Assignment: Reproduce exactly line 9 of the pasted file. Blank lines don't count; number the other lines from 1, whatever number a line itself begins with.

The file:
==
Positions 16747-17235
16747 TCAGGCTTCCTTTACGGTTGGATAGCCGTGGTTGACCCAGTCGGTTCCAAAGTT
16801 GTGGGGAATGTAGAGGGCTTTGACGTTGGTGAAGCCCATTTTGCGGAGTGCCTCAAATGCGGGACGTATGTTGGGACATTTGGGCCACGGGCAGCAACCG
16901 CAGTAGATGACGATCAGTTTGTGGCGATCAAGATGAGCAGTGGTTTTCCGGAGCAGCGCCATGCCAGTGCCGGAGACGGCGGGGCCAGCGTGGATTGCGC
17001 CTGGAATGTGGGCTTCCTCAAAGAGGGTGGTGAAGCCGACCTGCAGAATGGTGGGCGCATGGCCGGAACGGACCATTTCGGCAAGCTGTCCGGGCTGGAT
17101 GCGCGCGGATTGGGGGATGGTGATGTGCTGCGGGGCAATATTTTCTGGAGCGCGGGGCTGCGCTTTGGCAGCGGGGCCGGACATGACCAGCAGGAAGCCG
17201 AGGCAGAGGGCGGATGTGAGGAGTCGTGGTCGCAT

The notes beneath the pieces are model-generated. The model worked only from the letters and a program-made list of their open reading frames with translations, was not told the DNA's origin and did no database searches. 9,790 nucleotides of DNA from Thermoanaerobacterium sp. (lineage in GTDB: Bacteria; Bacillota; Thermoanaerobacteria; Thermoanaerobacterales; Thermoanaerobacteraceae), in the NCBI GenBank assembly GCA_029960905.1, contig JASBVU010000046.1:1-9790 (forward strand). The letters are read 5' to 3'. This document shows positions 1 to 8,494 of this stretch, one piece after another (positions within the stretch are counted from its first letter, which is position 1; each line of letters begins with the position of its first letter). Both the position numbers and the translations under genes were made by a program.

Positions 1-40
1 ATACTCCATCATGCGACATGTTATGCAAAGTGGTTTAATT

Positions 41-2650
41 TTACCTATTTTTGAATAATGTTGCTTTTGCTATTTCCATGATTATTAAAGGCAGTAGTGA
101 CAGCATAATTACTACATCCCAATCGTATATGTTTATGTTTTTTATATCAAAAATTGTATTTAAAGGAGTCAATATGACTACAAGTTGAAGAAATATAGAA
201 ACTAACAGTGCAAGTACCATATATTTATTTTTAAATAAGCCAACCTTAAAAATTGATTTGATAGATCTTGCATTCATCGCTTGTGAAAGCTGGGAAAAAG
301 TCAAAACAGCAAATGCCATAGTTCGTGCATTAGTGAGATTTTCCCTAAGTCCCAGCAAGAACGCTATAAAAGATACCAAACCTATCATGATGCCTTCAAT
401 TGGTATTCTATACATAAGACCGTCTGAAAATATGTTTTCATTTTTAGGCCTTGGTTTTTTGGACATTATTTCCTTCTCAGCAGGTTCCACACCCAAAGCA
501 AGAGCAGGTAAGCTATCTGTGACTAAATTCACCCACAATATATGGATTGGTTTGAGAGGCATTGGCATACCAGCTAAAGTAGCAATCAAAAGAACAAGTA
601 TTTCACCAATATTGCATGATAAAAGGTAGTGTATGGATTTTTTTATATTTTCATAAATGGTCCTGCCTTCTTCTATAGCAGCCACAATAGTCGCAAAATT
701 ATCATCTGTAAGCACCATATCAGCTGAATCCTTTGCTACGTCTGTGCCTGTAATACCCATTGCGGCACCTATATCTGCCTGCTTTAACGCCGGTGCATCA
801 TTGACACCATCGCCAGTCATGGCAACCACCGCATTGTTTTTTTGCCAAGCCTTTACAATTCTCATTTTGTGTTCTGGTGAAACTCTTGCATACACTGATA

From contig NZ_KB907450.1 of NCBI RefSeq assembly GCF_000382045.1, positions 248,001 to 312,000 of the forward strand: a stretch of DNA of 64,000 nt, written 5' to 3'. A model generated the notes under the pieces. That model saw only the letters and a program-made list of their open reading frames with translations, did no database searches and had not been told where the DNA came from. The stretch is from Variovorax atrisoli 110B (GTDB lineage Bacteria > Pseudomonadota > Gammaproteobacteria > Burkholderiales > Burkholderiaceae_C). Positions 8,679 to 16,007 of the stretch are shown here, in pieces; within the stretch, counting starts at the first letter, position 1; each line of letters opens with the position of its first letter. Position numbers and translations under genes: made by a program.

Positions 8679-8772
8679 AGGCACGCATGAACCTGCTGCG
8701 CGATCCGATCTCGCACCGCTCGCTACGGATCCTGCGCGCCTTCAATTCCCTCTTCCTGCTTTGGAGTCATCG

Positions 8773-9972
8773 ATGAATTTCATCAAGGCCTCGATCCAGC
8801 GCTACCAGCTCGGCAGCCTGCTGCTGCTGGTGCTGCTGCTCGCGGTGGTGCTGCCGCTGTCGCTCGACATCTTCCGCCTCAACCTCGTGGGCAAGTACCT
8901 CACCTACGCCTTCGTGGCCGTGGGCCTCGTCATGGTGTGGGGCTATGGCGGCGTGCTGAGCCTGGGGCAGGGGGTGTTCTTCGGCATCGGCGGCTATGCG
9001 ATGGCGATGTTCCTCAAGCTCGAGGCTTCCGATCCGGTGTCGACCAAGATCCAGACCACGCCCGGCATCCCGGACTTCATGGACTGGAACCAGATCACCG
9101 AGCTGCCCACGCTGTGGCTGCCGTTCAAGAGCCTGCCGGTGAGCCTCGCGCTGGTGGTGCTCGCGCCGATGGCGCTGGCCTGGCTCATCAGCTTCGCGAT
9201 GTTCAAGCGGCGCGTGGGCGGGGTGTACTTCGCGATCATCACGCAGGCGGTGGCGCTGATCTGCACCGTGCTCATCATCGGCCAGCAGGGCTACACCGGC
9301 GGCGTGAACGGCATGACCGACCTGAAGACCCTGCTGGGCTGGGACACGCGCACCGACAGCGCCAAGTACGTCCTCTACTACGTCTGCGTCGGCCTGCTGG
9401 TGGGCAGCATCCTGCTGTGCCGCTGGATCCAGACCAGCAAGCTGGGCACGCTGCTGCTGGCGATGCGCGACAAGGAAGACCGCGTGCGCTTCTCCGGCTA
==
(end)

Positions 1-40